By Tom Precious
New York’s nine racetracks, which are lobbying to expand their businesses into full-fledged casinos, claim 8,200 permanent jobs would be created if they are permitted to enhance their gaming operations.
A racetrack-funded study estimates that letting the racetrack casinos expand beyond video lottery terminals to Las Vegas-style gambling, including table games, would generate $3.3 billion for the state’s economy in the way of everything from salaries to the purchase of goods and services.
The study by the New York Gaming Association, which represents the nine tracks, comes as New York officials are weighing a constitutional amendment to permit the expansion of casino gambling beyond those now permitted on Indian-owned lands. New York Gov. Andrew Cuomo has offered a brief amendment to the constitution for the casino expansion, but he has not said where he believes the new gambling should be located or how many additional casinos the state should permit. He has said that debate can occur next year in separate legislation beyond the two identical resolutions the legislature would need to approve in two successive sessions; the earliest a required statewide referendum could occur is November 2013.
The Cuomo administration has privately raised concerns about the gaming association’s proposal to have any casino expansion occur at existing operations. The governor has instead talked of expansions occurring at “destination-type” locations, though he does support a plan by Genting New York to permit other gambling devices at the new VLT casino at Aqueduct as part of his overall plan to construct the world’s largest convention center at the Queens facility. The administration has talked of having the casino amendment question be negotiated after state budget talks in March, though there are growing indications the governor would like the issue folded into the fiscal negotiations so they don’t drag over into the usual end-of-session frenzy in June.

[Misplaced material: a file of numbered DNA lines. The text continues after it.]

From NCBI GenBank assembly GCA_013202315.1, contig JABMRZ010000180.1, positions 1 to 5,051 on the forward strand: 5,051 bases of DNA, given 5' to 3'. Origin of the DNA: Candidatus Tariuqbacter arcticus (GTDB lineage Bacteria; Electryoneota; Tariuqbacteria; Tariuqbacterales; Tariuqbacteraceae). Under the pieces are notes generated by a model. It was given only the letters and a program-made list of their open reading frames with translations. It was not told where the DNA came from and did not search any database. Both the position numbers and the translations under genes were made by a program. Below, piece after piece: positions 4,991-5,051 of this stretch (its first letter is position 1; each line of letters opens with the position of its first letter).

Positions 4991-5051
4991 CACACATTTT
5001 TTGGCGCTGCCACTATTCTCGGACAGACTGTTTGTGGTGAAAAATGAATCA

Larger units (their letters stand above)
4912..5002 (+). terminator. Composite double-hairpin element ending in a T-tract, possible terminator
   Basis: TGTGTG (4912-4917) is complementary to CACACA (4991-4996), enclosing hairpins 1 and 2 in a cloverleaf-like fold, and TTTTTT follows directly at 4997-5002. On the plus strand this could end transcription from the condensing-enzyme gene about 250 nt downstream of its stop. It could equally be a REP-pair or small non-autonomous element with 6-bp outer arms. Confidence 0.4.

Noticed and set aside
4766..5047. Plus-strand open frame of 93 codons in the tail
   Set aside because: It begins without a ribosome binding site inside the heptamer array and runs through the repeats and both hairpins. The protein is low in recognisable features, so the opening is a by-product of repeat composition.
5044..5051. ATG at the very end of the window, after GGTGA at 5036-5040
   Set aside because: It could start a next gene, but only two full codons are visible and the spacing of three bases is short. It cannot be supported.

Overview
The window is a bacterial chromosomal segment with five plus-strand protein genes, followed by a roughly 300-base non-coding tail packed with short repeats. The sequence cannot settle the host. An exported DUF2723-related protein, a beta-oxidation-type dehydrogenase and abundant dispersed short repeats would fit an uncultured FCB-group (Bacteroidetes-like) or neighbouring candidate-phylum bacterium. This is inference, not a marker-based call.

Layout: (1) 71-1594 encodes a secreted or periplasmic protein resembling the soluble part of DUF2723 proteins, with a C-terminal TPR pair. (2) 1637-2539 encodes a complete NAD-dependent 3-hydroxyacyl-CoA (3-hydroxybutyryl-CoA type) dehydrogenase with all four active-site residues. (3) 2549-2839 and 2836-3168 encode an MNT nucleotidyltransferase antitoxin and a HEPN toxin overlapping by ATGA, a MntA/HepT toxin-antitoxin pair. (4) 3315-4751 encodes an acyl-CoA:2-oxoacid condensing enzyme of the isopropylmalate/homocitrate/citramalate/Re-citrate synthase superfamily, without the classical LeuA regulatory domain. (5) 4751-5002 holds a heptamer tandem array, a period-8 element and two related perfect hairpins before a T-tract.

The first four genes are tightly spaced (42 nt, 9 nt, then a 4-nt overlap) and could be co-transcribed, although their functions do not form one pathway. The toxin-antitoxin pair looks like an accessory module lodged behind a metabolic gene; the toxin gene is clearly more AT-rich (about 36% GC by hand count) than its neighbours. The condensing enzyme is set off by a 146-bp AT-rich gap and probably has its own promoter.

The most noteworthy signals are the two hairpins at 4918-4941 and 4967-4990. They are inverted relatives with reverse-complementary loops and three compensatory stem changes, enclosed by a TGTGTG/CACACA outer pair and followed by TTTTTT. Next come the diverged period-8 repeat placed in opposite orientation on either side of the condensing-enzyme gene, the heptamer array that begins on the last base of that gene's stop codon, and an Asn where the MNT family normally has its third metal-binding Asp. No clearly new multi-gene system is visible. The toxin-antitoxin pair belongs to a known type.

The gaming association study said 17,000 construction jobs would be created if tracks were permitted to expand their operations. On an annual basis they projected an economic impact of $976 million once the expansions are in place. The industry-funded study estimated $317 million in annualized funding for the state from revenue-sharing deals with the nine tracks. The 8,200 new jobs would come, the study said, from “direct, indirect, and induced jobs” from the new casinos in both part-time and full-time positions.
For the racing industry, the study projected $26.3 million in additional subsidies from the nine tracks for breeding and purse accounts.